“The lifespan for kids with Pearson’s is around 3 to 4 years old,” said Alyssa Mancuso, a family friend of 10 years. “So the fact that Eli’s turning 14 is huge.”

Children with Pearson marrow-pancreas syndrome, an incurable multisystem disorder, have problems with the development of blood-forming cells in the bone marrow that have the potential to develop into different types of blood cells.

From left, Huntington School District Superintendent James Polansky, Principal Brenden Cusack, Legislator William “Doc” Spencer, Eli Mollineaux, his mother Ellen, younger brother Sam, older brother Josh and Eli’s aide Ilene Messina, pose for a photo at Huntington High School while Eli holds his proclamation. Photo by Giselle Barkley
From left, Huntington School District Superintendent James Polansky, Principal Brenden Cusack, Legislator William “Doc” Spencer, Eli Mollineaux, his mother Ellen, younger brother Sam, older brother Josh and Eli’s aide Ilene Messina, pose for a photo at Huntington High School while Eli holds his proclamation. Photo by Giselle Barkley

According to Eli’s mother, Ellen Mollineaux, the “mitochondria is [the] battery for cells and [Eli] is missing a big part of that battery.”

Mollineaux remembers her son’s condition developing when he was a infant, as he was often sick and didn’t act like a typical child.

“Cognitively, I knew he was there, but all of a sudden he was sleeping more and wasn’t playful,” Mollineaux said. “[He] always wanted to be held and hugged and I knew something was wrong.”

After taking Eli to his pediatrician, a blood test revealed Eli’s hemoglobin level was around 1.9 grams per deciliter, when the average 6-month to 2-year-old child’s level should be around 12, which means his body was running out of blood. Mollineaux said doctors rushed Eli to the North Shore Hospital in Manhasset for a blood transfusion.

“It was as if they filled his tank up with gas,” Mollineaux said. “He sat up and within minutes; all the skills he didn’t have, he had.”

Mollineaux received the transfusion in September of 2002. While Eli was doing well for a few years, his disorder has progressed in the last several months. According to his mother, his tremors are getting worse, making it difficult for him to eat — especially his favorite food, soup. Walking is also more difficult.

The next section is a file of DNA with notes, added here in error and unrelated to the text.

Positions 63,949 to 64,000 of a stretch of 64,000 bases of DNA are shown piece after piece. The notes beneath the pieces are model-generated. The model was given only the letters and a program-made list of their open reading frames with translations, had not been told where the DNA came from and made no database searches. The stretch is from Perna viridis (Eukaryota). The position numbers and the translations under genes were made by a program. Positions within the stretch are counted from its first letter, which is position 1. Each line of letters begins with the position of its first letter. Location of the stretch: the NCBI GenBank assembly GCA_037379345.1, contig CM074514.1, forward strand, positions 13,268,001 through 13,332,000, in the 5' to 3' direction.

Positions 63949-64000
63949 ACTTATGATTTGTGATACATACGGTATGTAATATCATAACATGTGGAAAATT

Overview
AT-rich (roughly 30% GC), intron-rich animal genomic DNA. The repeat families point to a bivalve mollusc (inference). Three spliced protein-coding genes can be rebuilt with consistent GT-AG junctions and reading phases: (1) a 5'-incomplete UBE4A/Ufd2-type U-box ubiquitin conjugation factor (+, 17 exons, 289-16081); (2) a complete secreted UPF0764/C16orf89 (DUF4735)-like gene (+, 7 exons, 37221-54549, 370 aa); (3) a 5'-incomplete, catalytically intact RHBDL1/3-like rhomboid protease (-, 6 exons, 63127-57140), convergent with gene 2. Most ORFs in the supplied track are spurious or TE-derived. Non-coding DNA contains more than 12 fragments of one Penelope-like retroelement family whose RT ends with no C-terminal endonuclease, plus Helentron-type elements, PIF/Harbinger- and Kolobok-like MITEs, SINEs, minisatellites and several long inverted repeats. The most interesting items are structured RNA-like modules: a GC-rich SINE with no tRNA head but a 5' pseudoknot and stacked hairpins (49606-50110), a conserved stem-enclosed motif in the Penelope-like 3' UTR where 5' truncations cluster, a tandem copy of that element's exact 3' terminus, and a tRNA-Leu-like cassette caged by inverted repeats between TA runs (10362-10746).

Principal Brenden Cusack, left, and Eli Mollineaux, right, perform Eli’s daily joke over the school intercom. Photo by Giselle Barkley
Principal Brenden Cusack and Eli Mollineaux perform Eli’s daily joke over the school intercom. Photo by Giselle Barkley

Despite this, Eli remains positive.

“He will lose his balance when he tries to walk and he doesn’t say ‘It sucks,’” Mollineaux said. “If the doctor asks him… ‘How you doing?’ Even though he can’t walk [properly, he says] ‘Great. Everything’s good.’”

During an interview with media, Eli’s older brother, Josh, also commented on his brother’s sunny disposition. He said his brother is a happy kid who is indifferent to his illness.

The only thing Eli doesn’t like, is having his blood drawn.

Regardless of his hardships, thinking about school and seeing his friends is what keeps Eli’s spirit up. During an interview, he said art was his favorite subject at school.

Legislator William “Doc” Spencer (D-Centerport), who was present at the press conference where Eli received his proclamation, said “Eli’s Law” will honor Eli’s courage, while bringing awareness to his condition. Spencer said that Eli and his spirit is inspiring, and gives hope to those who are battling their own adversities.

Although his current prognosis is not very good, Ellen Mollineaux said her family clings to their motto.

“Nobody knows their future,” she said. “That’s like our motto. No one knows what’s going to happen tomorrow. Horrible things happen every day and we just move on.”